Navigation Links
Breast Cancer Gene Might Extend Ovarian Cancer Survival
Date:1/3/2008

The finding is so far limited to women of Ashkenazi Jewish descent, researchers say

THURSDAY, Jan. 3 (HealthDay News) -- Ashkenazi Jewish women with ovarian cancer live significantly longer if they carry specific mutations of the BRCA1 or BRCA2 genes known to raise risks for breast cancer.

After five years of following a group of Ashkenazi Jewish women with ovarian cancer, researchers reported that women with the BRCA1 or 2 mutations were 29 percent less likely to die from the disease.

The Israel-based research team compared five-year survival between 213 Ashkenazi ovarian cancer patients with BRCA1 or 2 mutations ("carriers") and 392 Ashkenazi ovarian cancer patients without the mutations ("non-carriers").

After five years of follow-up, almost half (46 percent) of the carriers had survived, compared with about a third (34.4 percent) of non-carriers. Median survival was almost 54 months for women carrying a mutation and just under 38 months for non-carriers. Survival differed most strongly for women diagnosed with more advanced disease (stage III or IV) -- carriers had five-year survival rates of 38.1 percent versus 24.5 percent for non-carriers. Other factors, such as age and tumor size, did not alter the effect of the genetic mutation.

The researchers also looked at ovarian cancer survival depending on whether women had a BRCA1 or a BRCA2 mutation. Women with BRCA1 mutations lived a median of just over 45 months, and women with BRCA2 mutations lived a median of 52.5 months, the study found.

"These findings are encouraging news for BRCA mutation carriers," Dr. Siegal Sadetzki, head of the Cancer & Radiation Epidemiology Unit at the Gertner Institute, Chaim Sheba Medical Center in Tel Hashomer, Israel, said in a prepared statement. "It's possible that patients with these mutations respond better to chemotherapy -- hopefully, once we learn more about the mechanisms of this response, tailoring individual treatment will further improve survival."

Normal BRCA1/2 genes control cell growth. Mutations in these genes, which are more common among Ashkenazi Jewish women than in the general population, increase the risk of breast and ovarian cancers. Ashkenazi Jews are of Eastern European descent.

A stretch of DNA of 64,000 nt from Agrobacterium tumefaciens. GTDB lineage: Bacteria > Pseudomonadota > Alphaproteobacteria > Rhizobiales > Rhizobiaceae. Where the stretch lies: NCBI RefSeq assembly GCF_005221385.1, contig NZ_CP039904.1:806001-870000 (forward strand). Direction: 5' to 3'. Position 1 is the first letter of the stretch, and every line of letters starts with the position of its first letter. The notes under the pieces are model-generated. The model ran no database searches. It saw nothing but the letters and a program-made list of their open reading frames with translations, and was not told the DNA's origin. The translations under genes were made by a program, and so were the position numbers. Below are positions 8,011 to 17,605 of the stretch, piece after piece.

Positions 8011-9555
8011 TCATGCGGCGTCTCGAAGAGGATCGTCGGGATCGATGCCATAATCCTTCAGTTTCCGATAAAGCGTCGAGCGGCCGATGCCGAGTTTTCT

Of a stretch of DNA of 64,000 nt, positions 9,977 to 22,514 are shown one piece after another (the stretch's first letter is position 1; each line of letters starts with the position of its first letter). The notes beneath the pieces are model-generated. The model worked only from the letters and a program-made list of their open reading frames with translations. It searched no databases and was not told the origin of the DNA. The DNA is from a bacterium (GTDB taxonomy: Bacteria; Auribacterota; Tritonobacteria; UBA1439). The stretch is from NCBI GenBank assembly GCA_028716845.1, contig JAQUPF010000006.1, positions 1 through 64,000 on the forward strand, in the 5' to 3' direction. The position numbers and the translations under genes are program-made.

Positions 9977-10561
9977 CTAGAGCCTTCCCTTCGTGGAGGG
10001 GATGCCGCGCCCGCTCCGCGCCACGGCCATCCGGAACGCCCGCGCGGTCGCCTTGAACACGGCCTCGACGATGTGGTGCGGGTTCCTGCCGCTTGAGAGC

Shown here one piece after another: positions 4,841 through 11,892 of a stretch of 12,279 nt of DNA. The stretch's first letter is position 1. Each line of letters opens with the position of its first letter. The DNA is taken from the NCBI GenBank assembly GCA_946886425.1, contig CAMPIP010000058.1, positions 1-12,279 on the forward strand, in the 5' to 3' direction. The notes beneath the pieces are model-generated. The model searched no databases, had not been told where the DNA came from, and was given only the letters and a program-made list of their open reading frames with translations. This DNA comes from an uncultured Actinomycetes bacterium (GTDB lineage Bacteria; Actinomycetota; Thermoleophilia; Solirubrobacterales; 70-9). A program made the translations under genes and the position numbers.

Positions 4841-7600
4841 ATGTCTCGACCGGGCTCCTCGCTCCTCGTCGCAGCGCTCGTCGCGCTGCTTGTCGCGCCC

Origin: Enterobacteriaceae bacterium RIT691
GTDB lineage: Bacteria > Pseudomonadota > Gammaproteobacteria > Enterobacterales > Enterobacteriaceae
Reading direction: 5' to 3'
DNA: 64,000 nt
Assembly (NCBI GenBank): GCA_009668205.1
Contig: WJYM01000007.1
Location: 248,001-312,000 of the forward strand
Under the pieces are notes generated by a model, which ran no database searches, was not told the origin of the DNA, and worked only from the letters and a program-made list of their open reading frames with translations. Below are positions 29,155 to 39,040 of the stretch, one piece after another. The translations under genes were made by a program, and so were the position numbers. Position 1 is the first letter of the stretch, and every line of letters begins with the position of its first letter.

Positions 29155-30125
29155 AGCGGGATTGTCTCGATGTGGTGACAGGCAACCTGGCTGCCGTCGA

The study is published in the January issue of the Journal of Clinical Oncology.

More information

To learn more about ovarian cancer, visit the U.S. Centers for Disease Control and Prevention.



-- Madeline Vann



SOURCE: American Society of Clinical Oncology, news release, Jan. 1, 2008


'/>"/>
Copyright©2008 ScoutNews,LLC.
All rights reserved

Related medicine news :

1. Survival differences by race most apparent in advanced stages of breast cancer
2. MRI finds breast cancer before it becomes dangerous
3. Pathway links inflammation, angiogenesis and breast cancer
4. Drop in breast cancer incidence linked to hormone use, not mammograms
5. Breast cancer prevention practices vary across Canada
6. Eating junk food whilst pregnant and breastfeeding may lead to obese offspring
7. Acrylamide Wont Raise Breast Cancer Risk
8. New link between estrogen and breast cancer
9. Hypnosis Eases Pain of Breast Cancer Surgery
10. Discovery suggests location of genes for breast density, a strong risk factor for breast cancer
11. Longaberger Expands Horizon of Hope Campaign to Build Support for American Cancer Societys Breast Cancer Initiatives
Post Your Comments:
*Name:
*Comment:
*Email:
(Date:6/25/2016)... TX (PRWEB) , ... June 25, 2016 , ... Austin ... of the American College of Mohs Surgery and to Dr. Russell Peckham for medical ... and highly effective treatment for skin cancer. The selective fellowship in Mohs Micrographic Surgery ...
(Date:6/25/2016)... ... June 25, 2016 , ... First Choice Emergency Room , the largest ... as the Medical Director of its new Mesquite-Samuell Farm facility. , “We are ... Mesquite location,” said Dr. James M. Muzzarelli, Executive Medical Director of First Choice Emergency ...
(Date:6/25/2016)... ... ... Friday, June 10, Van Mitchell, Secretary of the Maryland Department of Health and Mental ... exemplary accomplishments in worksite health promotion. , The Wellness at Work Awards took place ... BWI Marriott in Linthicum Heights. iHire was one of 42 businesses to receive an ...
(Date:6/24/2016)... (PRWEB) , ... June 24, 2016 , ... Those who ... with these feelings, many turn to unhealthy avenues, such as drug or alcohol abuse, ... Marne, Michigan, has released tools for healthy coping following a traumatic event. , Trauma ...
(Date:6/24/2016)... ... June 24, 2016 , ... The ... in Dallas that it will receive two significant new grants to support its ... PHA marked its 25th anniversary by recognizing patients, medical professionals and scientists for ...
Breaking Medicine News(10 mins):
(Date:6/23/2016)... 2016 , , , WHEN: ... 2016 , , , , LOCATION: , , , Online, ... , , EXPERT PANELISTS:  , , , Frost & Sullivan,s Global ... Bird; Senior Industry Analyst, Divyaa Ravishankar and Unmesh Lal, Program Manager ... pharmaceutical industry is witnessing an exceptional era. Several new demand spaces, ...
(Date:6/23/2016)... , June 23, 2016 Revolutionary ... Oticon , industry leaders in advanced audiology ... of Oticon Opn ™, the world,s first internet ... possibilities for IoT devices.      (Photo: ... introduces a number of ,world firsts,: , ...
(Date:6/23/2016)... Research and Markets has announced the addition ... States, China, Japan, Brazil, United Kingdom, Germany, France, Italy, ... Surgical Procedure Volumes: Global ... surgical procedure volume data in a geographic context. The ... of growth drivers and inhibitors, including world population growth, ...
Breaking Medicine Technology: